Gold has gone through considerable pain this year- down almost 9% year-to-date. After being aggressively bullish gold for the majority of last year, we pivoted to bearish this year. Our rationale, while multi-factorial, can be boiled down to us expecting risk assets to rally as reflation continued. This move indeed played out as we expected, and gold is now down significantly from its all-time highs from last year. The question we find we’re asking ourselves today is how long this environment can continue? To answer this question, we offer our cyclical model for gold, a reliable signal for future gold trends over a long time. While gold will eventually turn upwards, there looks to be some downside left:

As we can see, our cyclical model has indeed been a strong predictor of gold trends, and we don’t expect this to continue. According to our estimates, gold will likely continue to fall as long as the US equity market continues to rally. We think that focusing on this fact, rather than a specific date as a turning point, is a superior approach. To get a better sense of market timing, we look at gold through our risk measures:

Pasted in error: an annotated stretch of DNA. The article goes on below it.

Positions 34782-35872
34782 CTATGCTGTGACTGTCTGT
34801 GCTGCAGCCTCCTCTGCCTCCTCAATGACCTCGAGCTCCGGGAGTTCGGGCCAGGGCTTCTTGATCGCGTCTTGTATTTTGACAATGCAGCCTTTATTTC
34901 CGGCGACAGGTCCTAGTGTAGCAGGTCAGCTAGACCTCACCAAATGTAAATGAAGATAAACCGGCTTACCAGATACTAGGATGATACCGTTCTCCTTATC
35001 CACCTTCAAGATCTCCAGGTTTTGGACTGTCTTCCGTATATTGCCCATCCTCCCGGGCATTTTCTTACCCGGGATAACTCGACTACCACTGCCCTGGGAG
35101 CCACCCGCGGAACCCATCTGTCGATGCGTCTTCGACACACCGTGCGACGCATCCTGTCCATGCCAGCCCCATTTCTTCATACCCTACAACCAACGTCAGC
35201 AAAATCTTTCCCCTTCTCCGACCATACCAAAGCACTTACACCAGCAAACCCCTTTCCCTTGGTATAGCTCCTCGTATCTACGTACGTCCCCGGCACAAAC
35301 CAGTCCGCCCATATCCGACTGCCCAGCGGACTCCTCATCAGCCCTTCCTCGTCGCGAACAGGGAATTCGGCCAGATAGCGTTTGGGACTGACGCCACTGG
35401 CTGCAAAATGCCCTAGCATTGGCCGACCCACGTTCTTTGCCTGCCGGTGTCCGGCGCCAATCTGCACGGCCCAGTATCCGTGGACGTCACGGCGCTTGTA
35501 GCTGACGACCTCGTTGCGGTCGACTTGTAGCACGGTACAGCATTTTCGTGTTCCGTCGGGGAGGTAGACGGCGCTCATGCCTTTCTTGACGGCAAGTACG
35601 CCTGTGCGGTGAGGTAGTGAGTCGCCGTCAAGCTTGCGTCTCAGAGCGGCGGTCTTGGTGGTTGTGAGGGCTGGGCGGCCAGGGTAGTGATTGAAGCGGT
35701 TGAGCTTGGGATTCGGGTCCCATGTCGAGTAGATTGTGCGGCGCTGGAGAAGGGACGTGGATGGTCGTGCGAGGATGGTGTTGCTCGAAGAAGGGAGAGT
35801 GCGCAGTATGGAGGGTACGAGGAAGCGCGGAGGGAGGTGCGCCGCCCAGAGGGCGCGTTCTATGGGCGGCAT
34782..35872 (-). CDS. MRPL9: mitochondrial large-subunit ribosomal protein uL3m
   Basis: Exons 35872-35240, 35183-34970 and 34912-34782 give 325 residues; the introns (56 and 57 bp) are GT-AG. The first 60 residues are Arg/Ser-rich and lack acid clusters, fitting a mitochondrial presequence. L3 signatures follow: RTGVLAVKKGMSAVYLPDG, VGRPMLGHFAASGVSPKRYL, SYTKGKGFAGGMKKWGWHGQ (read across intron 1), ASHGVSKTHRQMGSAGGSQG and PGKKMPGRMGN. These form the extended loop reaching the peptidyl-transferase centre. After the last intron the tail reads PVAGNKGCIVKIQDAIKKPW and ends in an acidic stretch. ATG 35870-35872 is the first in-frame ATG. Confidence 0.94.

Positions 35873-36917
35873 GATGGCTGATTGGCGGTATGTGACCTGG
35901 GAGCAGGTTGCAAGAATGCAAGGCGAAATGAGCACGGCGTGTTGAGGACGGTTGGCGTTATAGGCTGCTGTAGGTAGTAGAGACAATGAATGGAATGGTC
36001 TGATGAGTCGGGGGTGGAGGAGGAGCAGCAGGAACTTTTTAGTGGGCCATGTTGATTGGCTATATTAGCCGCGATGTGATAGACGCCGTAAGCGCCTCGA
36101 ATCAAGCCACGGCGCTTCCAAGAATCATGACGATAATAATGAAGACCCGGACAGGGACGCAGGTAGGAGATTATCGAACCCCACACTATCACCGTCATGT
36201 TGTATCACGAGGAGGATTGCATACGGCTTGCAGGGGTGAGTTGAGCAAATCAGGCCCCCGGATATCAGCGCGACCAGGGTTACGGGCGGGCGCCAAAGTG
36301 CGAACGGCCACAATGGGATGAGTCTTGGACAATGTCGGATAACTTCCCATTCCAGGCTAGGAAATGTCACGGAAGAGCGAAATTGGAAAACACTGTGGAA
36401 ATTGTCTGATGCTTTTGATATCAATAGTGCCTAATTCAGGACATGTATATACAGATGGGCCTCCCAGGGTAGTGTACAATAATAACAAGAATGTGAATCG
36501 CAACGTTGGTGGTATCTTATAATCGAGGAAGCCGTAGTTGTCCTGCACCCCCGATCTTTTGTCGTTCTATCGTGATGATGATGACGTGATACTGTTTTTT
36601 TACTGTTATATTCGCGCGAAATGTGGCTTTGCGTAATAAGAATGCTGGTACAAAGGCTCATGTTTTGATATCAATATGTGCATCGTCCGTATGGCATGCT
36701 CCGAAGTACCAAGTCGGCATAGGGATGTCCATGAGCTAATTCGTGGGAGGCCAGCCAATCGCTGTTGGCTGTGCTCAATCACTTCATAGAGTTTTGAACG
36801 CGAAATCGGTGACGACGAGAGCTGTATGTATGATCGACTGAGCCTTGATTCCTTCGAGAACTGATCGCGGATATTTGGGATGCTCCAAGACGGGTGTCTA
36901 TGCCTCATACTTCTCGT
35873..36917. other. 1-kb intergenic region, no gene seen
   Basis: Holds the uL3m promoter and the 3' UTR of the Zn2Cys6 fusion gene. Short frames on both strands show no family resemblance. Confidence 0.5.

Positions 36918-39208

Recall:

  • Trading Range: These ranges represent a trading bank within which a currency should trade based on multiple market factors. If we are long- prices above the upside range indicate the asset is expensive, and prices below the downside range suggest that they are cheap and vice versa if we are short.
  • Year-to-Date Returns: This is the price performance of a given currency over the course of the current calendar year, in percentage terms. We also compare the current price to the 52-week high and low for reference.
  • Price Momentum: This looks at cumulative rolling returns for a selected lookback period.  Positive momentum is good if we are long and bad if we are short. 
  • Implied Volatility Discount/Premium: This tells us what the market expects in terms of volatility relative to the history of volatility. If we are long a currency, we typically want market implied volatility to be higher than historical volatility and vice versa if we are short.

Longer-term indicators are pointing to lower gold. Further, the recent spike in gold prices has compressed volatility to a level that looks inconsistent with recent history. However, we do need to be careful as price momentum over the last momentum has turned positive. Overall, there seems to be further downside left until the reflation narrative tops out.